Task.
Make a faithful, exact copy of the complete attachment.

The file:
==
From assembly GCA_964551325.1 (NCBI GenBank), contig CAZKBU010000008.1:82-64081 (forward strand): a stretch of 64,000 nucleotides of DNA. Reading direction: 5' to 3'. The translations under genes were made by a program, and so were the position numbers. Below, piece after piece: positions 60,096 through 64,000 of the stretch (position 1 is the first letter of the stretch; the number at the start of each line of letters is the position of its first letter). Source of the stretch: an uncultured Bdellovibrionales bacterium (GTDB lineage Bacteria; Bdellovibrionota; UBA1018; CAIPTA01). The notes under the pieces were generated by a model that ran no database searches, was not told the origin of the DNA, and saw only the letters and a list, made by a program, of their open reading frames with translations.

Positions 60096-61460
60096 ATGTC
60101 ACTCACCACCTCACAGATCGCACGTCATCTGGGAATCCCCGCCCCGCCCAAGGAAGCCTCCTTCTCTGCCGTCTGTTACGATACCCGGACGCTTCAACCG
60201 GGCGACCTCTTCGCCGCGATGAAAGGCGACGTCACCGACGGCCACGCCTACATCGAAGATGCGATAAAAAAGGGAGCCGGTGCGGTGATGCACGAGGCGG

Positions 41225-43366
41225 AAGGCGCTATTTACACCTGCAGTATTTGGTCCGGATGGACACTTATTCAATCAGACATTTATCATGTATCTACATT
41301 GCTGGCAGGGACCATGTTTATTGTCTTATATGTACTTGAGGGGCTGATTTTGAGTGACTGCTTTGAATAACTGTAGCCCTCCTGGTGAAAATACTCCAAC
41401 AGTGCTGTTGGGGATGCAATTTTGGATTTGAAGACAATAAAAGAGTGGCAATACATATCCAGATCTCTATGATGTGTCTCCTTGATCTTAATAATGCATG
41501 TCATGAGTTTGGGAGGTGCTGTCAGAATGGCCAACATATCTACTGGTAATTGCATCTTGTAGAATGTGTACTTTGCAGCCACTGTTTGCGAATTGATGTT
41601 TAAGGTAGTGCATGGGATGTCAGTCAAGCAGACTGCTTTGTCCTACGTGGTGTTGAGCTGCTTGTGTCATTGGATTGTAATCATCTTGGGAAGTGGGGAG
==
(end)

From assembly GCA_964551325.1 (NCBI GenBank), contig CAZKBU010000008.1:82-64081 (forward strand): a stretch of 64,000 nucleotides of DNA. Reading direction: 5' to 3'. The translations under genes were made by a program, and so were the position numbers. Below, piece after piece: positions 60,096 through 64,000 of the stretch (position 1 is the first letter of the stretch; the number at the start of each line of letters is the position of its first letter). Source of the stretch: an uncultured Bdellovibrionales bacterium (GTDB lineage Bacteria; Bdellovibrionota; UBA1018; CAIPTA01). The notes under the pieces were generated by a model that ran no database searches, was not told the origin of the DNA, and saw only the letters and a list, made by a program, of their open reading frames with translations.

Positions 60096-61460
60096 ATGTC
60101 ACTCACCACCTCACAGATCGCACGTCATCTGGGAATCCCCGCCCCGCCCAAGGAAGCCTCCTTCTCTGCCGTCTGTTACGATACCCGGACGCTTCAACCG
60201 GGCGACCTCTTCGCCGCGATGAAAGGCGACGTCACCGACGGCCACGCCTACATCGAAGATGCGATAAAAAAGGGAGCCGGTGCGGTGATGCACGAGGCGG

Positions 41225-43366
41225 AAGGCGCTATTTACACCTGCAGTATTTGGTCCGGATGGACACTTATTCAATCAGACATTTATCATGTATCTACATT
41301 GCTGGCAGGGACCATGTTTATTGTCTTATATGTACTTGAGGGGCTGATTTTGAGTGACTGCTTTGAATAACTGTAGCCCTCCTGGTGAAAATACTCCAAC
41401 AGTGCTGTTGGGGATGCAATTTTGGATTTGAAGACAATAAAAGAGTGGCAATACATATCCAGATCTCTATGATGTGTCTCCTTGATCTTAATAATGCATG
41501 TCATGAGTTTGGGAGGTGCTGTCAGAATGGCCAACATATCTACTGGTAATTGCATCTTGTAGAATGTGTACTTTGCAGCCACTGTTTGCGAATTGATGTT
41601 TAAGGTAGTGCATGGGATGTCAGTCAAGCAGACTGCTTTGTCCTACGTGGTGTTGAGCTGCTTGTGTCATTGGATTGTAATCATCTTGGGAAGTGGGGAG